We love Jennifer Lawrence, you love Jennifer Lawrence, everyone loves Jennifer Lawrence. Unless, of course, you’re one of those individuals that hates Jennifer Lawrence with a fiery passion. Regardless of where you stand on the Great J-Law Debate of the 2010s, two things are for sure: 1) she is one of the biggest movie stars on the planet and 2) she hasn’t actually scored a real movie star victory in a while.
We bring this up now because, despite some interesting critical reactions, Lawrence’s latest film mother! is being absolutely shredded by moviegoers. With this in mind, it becomes clear that the 27-year-old actress is in a bit of a slump. Take a look at the movies Lawrence has appeared in since the back-to-back hits of American Hustle (2013) and X-Men: Days of Future Past (2014), courtesy Box Office Mojo.
The Hunger Games concluded its franchise with a needless two-parter that saw a serious dip in quality—and diminishing revenue (Mockingjay—Part 2 was actually the lowest-grossing entry in the series). Joy was a little-seen disappointment that failed to live up to the hype (though is better than its 59 percent on Rotten Tomatoes). We’ll look back on X-Men: Apocalypse as the death rattle of the traditional X-franchise, and Passengers for botching what was an otherwise really interesting script.
So, yeah, despite the public persona as the Internet’s crush, Lawrence hasn’t actually produced a win in three years. But here’s why none of that matters.
For starters, Lawrence has mastered the celebrity side of being a Hollywood A-lister. She plays the audience well at every talk show stop and is easily the most GIF-able star we have right now. People like her and want to talk about her. As such, a string of misses isn’t going to bump her from the elite, à la Geena Davis-style. In fact, all it’s doing is providing new lenses through which to view the young star (ex: this article).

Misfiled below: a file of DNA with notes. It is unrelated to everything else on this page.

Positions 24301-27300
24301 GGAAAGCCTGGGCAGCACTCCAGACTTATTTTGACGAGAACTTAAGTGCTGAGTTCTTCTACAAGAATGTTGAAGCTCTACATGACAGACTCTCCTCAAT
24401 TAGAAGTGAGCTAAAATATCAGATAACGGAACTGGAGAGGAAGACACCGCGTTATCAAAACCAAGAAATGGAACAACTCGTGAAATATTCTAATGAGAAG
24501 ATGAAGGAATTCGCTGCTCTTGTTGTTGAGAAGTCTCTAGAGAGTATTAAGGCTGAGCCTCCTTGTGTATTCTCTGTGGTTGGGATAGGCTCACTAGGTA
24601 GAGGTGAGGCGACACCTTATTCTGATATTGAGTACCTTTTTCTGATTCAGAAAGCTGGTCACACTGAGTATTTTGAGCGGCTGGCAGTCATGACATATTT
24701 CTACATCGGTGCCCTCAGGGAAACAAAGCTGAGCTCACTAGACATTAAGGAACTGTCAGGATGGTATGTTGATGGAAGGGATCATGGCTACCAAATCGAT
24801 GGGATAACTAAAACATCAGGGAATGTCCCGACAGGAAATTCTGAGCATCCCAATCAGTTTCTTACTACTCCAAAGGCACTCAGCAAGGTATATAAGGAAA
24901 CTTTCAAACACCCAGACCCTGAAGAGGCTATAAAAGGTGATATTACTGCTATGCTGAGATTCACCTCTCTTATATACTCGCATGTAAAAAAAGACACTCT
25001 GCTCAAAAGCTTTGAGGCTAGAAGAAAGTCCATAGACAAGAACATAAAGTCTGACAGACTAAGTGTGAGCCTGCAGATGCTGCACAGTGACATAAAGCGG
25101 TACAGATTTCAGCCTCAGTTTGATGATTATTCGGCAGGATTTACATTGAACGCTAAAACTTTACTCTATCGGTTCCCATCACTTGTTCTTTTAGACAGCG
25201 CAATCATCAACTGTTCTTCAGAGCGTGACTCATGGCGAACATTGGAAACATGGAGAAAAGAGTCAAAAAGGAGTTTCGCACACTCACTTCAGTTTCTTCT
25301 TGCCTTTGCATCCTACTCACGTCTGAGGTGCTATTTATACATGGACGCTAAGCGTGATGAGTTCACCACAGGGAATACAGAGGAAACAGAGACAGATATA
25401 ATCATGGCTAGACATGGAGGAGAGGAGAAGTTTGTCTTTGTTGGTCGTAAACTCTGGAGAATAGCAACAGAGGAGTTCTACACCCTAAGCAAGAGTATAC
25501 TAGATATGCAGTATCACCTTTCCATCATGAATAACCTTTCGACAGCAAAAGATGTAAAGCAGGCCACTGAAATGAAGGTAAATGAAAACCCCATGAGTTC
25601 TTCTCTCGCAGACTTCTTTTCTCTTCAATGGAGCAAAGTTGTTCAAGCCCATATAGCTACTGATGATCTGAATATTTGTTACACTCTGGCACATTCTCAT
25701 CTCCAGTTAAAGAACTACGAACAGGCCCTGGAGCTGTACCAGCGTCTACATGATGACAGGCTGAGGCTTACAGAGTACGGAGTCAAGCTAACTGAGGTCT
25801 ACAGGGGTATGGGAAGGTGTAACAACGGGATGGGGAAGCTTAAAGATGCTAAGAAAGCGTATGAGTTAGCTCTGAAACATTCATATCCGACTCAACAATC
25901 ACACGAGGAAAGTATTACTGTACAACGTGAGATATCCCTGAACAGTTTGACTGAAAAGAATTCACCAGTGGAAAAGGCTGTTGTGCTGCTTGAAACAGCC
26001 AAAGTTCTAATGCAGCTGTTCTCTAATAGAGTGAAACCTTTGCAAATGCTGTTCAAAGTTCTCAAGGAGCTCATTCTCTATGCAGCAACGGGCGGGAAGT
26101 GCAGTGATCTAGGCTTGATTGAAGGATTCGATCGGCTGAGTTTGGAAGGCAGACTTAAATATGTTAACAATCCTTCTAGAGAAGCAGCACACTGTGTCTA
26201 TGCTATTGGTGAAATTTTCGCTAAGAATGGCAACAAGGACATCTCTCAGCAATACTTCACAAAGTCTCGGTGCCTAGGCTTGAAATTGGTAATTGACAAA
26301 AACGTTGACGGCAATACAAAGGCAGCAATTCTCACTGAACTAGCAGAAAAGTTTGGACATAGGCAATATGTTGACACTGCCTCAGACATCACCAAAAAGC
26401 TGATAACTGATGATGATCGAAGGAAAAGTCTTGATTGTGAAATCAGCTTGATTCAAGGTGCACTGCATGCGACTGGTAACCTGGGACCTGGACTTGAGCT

Secondly, it’s easy to see the logic behind each of her films during the sluggish last few years. Finishing out The Hunger Games was a no-brainer, and it’s not as if either of the final two installments were out-and-out flops. Both movies were still considered big deals in the pop culture conversation, and joining the X-Men series was like graduating from franchise high school into college. Joy re-teamed her with director David O. Russell, who has netted Lawrence’s two Oscar nominations and one win. Eight of the top 10 highest-grossing films of all time have some kind of sci-fi slant, so Passengers (again, good script) made sense—especially opposite Hollywood “it” guy Chris Pratt. And mother! is the kind of bonkers, risk-taking WTF offering we’re always complaining that studios don’t make anymore. None of these choices are head-scratchers, they just didn’t quite land as hoped.
Would Lawrence have reclaimed the title of biggest actress in Hollywood from Emma Stone had mother! been the breakout hit that dethroned It? Yes. But it doesn’t really matter that it didn’t. It doesn’t really matter that Lawrence hasn’t sniffed the Oscars or a worldwide blockbusters in a few years. She’s so carefully crafted a powerful and enticing Hollywood narrative that we can’t—and, more importantly, don’t want to—look away. We like (for the most part) her “girl next door” persona, and we’ve continually rewarded her character choices on screen. That’s more than enough goodwill to keep her afloat until the next big win (and, believe us, it’s coming).
After all, if male stars like Will Smith and Tom Cruise can survive extended rough patches, why can’t female leads? Our top talents need the room to fail if they are ever going to make interesting art.
Let’s not throw dirt on the coffin of her career just yet, not matter how many different ways mother! tries to kill her.